The Race to Build — and Steal — the World’s Most Dangerous Weapon
by Steve Sheinkin
Roaring Brook Press, New York, 2012. 266 pages.
2013 Newbery Honor Book
2013 Sibert Award Winner
2013 YALSA Excellence in Nonfiction Award Winner
Okay, this is a book that deserves all the acclaim. It’s exciting. It’s important. It’s well-researched. And it’s true. What’s not to like?
Steve Sheinkin takes three threads of history: The Americans’ race to build a bomb in time to make a difference in World War II, the efforts to stop the Germans from developing a bomb first, and the Soviet effort to steal the technology, with repercussions in the arms race that followed. He weaves all those threads together in a gripping page-turner that captures the tension of the time, even though you know how it all turned out.
I was surprised by how much I didn’t know. For example, I’d had no idea a team of Norwegians sabotaged a German heavy water factory and ultimately hampered Germany’s chances of beating the Allies to a bomb. I also wasn’t clear on the different types of atomic bombs and the obstacles in producing them. He made it all seem so simple!
And a whole lot of the book is about the spying and espionage surrounding the bomb. Talk about drama! Steve Sheinkin makes you feel the tension and intrigue, even while sticking to what’s known.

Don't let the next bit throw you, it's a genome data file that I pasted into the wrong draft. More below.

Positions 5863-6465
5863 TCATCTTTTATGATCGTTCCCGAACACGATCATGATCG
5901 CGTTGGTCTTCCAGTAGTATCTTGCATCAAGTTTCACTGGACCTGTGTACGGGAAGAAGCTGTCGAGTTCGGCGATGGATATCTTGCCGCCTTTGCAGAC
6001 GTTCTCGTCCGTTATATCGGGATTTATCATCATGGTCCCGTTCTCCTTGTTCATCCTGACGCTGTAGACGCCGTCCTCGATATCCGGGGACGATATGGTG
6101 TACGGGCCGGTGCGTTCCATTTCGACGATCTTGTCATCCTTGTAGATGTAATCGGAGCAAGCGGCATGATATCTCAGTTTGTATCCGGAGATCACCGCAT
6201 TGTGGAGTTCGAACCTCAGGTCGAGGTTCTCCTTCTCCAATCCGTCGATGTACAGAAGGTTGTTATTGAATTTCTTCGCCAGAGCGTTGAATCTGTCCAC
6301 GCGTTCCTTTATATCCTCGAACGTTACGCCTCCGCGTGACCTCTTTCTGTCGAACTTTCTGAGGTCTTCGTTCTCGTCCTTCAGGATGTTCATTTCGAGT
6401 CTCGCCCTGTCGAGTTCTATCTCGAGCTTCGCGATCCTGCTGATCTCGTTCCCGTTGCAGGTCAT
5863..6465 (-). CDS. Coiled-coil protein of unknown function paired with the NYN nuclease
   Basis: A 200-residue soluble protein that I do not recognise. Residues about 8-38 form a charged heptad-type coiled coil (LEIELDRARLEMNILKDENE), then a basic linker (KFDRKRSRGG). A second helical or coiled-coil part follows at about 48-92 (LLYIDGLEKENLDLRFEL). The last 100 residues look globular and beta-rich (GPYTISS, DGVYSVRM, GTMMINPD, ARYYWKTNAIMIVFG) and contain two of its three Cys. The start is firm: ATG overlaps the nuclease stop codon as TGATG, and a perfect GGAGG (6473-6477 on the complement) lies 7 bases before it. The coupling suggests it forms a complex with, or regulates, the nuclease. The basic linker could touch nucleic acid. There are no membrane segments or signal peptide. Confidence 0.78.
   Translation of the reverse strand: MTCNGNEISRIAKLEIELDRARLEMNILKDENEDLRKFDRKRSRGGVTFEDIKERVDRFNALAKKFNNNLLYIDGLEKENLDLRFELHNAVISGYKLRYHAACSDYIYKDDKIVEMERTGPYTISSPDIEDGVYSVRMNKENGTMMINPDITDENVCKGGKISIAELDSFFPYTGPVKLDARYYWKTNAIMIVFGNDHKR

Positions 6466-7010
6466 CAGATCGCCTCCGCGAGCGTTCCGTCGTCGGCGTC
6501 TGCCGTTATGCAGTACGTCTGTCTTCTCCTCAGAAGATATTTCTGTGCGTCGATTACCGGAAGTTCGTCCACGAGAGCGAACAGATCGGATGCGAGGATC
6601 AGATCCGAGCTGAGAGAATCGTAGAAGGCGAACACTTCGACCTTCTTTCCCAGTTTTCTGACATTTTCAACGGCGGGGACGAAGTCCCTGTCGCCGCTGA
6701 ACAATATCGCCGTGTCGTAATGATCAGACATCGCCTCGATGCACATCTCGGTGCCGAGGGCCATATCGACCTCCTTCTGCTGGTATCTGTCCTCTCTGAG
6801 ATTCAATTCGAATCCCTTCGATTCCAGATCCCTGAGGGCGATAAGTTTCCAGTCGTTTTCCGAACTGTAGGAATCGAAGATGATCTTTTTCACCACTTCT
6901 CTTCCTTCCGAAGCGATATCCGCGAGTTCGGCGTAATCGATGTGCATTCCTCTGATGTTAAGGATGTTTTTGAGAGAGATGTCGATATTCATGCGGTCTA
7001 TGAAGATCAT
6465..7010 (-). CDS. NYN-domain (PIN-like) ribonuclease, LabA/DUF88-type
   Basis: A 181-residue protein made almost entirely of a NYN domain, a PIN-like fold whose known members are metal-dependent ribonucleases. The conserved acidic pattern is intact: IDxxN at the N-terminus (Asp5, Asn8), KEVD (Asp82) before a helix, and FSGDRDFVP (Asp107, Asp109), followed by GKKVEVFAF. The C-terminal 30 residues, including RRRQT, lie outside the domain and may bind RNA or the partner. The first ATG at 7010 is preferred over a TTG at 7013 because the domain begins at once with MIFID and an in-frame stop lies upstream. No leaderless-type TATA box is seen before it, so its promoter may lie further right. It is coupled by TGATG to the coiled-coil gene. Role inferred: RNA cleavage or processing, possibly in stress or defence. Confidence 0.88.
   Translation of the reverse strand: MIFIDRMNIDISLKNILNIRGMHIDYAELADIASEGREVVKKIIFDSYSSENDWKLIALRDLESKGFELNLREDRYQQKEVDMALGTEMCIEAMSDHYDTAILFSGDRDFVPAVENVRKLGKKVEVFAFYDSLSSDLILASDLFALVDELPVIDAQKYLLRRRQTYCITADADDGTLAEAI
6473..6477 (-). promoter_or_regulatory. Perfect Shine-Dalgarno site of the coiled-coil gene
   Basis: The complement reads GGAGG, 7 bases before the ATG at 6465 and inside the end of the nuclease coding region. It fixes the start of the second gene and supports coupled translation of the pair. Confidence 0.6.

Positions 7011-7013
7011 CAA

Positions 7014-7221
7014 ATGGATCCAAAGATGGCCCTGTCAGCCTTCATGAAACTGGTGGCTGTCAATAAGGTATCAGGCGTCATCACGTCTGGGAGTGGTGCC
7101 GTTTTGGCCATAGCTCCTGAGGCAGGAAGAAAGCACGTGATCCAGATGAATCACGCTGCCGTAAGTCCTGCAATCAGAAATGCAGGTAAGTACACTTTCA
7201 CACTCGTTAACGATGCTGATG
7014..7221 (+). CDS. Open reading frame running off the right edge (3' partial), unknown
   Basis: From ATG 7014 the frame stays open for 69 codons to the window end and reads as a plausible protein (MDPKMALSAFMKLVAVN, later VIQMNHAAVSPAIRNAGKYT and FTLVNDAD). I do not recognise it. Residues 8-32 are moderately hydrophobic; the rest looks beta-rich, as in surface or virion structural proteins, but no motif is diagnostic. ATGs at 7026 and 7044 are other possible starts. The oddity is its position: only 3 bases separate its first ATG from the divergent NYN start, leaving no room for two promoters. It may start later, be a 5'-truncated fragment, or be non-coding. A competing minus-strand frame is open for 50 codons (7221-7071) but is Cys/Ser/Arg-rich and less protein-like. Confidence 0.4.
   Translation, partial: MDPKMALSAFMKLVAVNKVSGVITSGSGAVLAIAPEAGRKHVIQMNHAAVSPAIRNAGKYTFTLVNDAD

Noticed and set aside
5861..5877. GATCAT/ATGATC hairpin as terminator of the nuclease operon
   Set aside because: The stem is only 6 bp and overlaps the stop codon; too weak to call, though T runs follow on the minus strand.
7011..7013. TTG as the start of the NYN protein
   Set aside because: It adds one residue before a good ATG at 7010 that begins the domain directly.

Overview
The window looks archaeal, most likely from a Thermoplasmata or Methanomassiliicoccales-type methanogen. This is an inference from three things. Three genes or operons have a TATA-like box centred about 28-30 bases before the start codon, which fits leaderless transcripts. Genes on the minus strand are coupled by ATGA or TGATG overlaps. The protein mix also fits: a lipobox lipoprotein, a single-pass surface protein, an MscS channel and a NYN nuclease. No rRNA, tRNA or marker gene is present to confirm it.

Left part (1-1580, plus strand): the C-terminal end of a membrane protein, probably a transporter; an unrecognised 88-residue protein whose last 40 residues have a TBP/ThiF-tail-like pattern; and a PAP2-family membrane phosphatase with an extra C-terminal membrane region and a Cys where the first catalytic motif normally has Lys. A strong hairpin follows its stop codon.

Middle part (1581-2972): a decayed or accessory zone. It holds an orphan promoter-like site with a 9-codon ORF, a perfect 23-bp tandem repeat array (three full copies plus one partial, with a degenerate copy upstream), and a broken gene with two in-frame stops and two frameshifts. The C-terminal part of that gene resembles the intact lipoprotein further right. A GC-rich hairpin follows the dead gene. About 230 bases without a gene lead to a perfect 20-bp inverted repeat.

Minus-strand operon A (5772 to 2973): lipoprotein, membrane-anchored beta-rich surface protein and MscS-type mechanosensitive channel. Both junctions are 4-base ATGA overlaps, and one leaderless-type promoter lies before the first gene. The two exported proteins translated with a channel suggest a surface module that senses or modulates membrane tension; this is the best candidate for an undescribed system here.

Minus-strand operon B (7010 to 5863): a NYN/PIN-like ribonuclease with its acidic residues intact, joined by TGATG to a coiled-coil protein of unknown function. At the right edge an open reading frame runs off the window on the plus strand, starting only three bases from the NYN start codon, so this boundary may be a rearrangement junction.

The one thing that bugged me? I fully realize this is incredibly minor, but I also strongly hope that it will be fixed in subsequent printings (and I’m sure this book will have many, many printings). Not once, but twice, someone was quoted talking about their “principle concern.” Eventually, people did have concerns about the principles involved, but in that context they were talking about their “principal concerns.” It bugs me to have an error like that in what seems to be an impeccably researched book. We discussed on Heavy Medal, do we hold Nonfiction books to higher standards? Well, I can assure you that would have bugged me in any book, but, yes, probably a little more in Nonfiction. But I can also inform you that I was too absorbed in the story to jot down the page numbers.
Despite those two annoying spots for nitpickers like me, this is a groundbreaking history book that I recommend for adults, teens, and children alike. You’ll learn something, and you’ll be on the edge of your seat learning it.
Find this review on Sonderbooks at: www.sonderbooks.com/Childrens_Nonfiction/bomb.html
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Source: This review is based on a library book from the Fairfax County Public Library.
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